The Inventor Documentary Tells the Story of the Colossal Fraud of Elizabeth Holmes and Theranos

Photo of Elizabeth Holmes, courtesy of HBO

“The Inventor: Out for Blood in Silicon Valley,” is a story about storytelling, said its Academy Award Winning Director Alex Gibney.

The documentary is about how a couple of veteran journalists got fooled along with a lot of investors into believing Elizabeth Holmes just might be the next Steve Jobs or Bill Gates.

Instead, Holmes, an attractive and charismatic entrepreneur who favored black turtlenecks and black pants, took the fake it till you make it mantra of Silicon Valley a bit too far and faked test results, lied to reporters, regulators and investors, and committed fraud on a massive scale.

The HBO documentary premiered at the Sundance Film Festival. But a screening of the film took place Friday night to a sold-out crowd at the Atom Theatre at South by Southwest.

Gibney also directed “Enron: The Smartest Guys in the Room,” and HBO’s Emmy-winning “Going Clear: Scientology and the Prison of Belief.”

The documentary does a great job of laying out Holmes’ vision in her own words. The film kicks off with her proclaiming she doesn’t have many secrets. Theranos had a culture of secrecy, according to the documentary.

Holmes granted lots of interviews and spoke before TED and medical conferences and before lawmakers to promote her technology. And Theranos recorded quite a few internal talks and company meetings and parties too, which Gibney was able to obtain 100 hours of footage shot inside the company and use some of it in the documentary.

“That’s where suddenly we were able not to tell the story from the outside in but from the inside out,” Gibney said.

The idea for Theranos began in 2003 when Holmes, then just 19, and a student at Stanford founded a company that was going to revolutionize healthcare. She dropped out of Stanford the following year to work on it full time.

Theranos promised to disrupt the blood testing industry. It wanted people to be able to give a small sample of blood from a finger prick and test it for 200 different diseases. That would replace the legacy method of blood testing involving a venous blood collection with a long needle and several tubes of blood. And behind it all was Theranos’ printer-sized machine, called Edison, named after Inventor Thomas Edison, that could perform all the tests with just a tiny, bullet-sized sample of blood.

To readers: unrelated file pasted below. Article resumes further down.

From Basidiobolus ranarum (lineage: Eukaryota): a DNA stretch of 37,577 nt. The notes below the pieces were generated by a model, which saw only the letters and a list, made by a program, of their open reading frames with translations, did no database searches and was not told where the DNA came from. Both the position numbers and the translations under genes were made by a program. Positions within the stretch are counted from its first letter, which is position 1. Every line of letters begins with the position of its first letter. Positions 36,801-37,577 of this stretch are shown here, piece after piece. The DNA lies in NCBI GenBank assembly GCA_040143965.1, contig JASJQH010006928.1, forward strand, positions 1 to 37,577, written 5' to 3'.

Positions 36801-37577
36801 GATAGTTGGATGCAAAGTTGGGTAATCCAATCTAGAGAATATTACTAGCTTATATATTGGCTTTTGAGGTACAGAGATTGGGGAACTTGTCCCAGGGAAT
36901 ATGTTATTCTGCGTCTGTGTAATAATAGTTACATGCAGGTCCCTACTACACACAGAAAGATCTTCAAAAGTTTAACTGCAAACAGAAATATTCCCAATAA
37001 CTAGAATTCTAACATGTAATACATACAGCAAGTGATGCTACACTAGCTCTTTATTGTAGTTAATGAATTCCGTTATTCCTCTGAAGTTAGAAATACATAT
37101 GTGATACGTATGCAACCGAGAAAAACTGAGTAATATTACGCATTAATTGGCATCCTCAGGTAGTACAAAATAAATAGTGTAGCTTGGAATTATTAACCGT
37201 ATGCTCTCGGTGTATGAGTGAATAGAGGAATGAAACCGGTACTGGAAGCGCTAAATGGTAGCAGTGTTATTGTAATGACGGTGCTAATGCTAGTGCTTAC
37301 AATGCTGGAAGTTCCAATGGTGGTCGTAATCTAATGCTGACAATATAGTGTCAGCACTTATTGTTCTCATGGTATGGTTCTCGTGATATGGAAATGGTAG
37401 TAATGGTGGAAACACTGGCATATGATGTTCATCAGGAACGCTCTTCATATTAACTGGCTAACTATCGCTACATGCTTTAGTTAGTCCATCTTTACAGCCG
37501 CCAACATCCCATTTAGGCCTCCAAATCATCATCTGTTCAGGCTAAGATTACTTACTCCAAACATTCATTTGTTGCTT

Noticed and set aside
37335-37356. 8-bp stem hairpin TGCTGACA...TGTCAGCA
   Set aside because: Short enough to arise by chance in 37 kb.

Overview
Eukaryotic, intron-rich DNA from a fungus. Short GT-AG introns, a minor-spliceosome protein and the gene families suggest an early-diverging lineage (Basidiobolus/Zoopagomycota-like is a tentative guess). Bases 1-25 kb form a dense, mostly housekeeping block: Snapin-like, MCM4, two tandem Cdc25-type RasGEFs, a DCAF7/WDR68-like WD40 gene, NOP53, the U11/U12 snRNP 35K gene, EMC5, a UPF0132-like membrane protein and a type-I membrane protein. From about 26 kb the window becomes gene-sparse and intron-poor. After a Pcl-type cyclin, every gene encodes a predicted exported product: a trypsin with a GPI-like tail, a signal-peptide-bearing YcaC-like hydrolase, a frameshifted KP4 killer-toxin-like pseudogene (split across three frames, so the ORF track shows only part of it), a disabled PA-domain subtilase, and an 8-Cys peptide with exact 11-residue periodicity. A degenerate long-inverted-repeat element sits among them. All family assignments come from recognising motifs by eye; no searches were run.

By 2014, Holmes had raised more than $400 million, valuing Theranos at $9 billion, and making Holmes the youngest self-made billionaire in the world, according to a Fortune article. Fortune put her on the cover of its magazine with a title that said, “This CEO is Out for Blood,” by Roger Parloff.

Another article followed by Ken Auletta called “Blood, Simpler” in the New Yorker. But Auletta’s article was a bit more skeptical of Theranos and Holmes and that caught the eye of Wall Street Journal Investigative Reporter John Carreyrou. He also got an inside source to provide him with information about how Theranos was defrauding investors and potentially harming people with incorrect and faulty blood test results.

Theranos lawyers found out the source of the leaked information and went after him with a cease and desist order and a threat of lawsuit for sharing trade secrets. But another whistleblower came forward and filed a complaint with the U.S. Food and Drug Administration that eventually got the Theranos lab shut down.

Today, Theranos is worthless, the company shut down last September. Holmes reached a settlement for lying and making false statements with the U.S. Securities and Exchange Commission, according to the New York Times. But then she was indicted on criminal charges and is awaiting trial, according to the New York Times.

The movie ends with the song “Can’t Touch This” by M.C. Hammer. It is the same song Holmes played and danced to with other company executives during a company party. Other moments in the film show Holmes in talks with Ramesh “Sunny” Balwani, Theranos’ former president and chief operating officer, and Holmes’ former boyfriend.

One of the lessons of the film is to beware of arguments that tout the ends justifies the means, Gibney said. Police are aware of this – they call it noble cause corruption, he said.

Another lesson is to get the facts and don’t believe things that are too good to be true.

“A lot of what this story is about is how compelled we all are in emotional terms by stories that we want to like – the journalists were part of that, but the investors were part of that too,” Gibney said.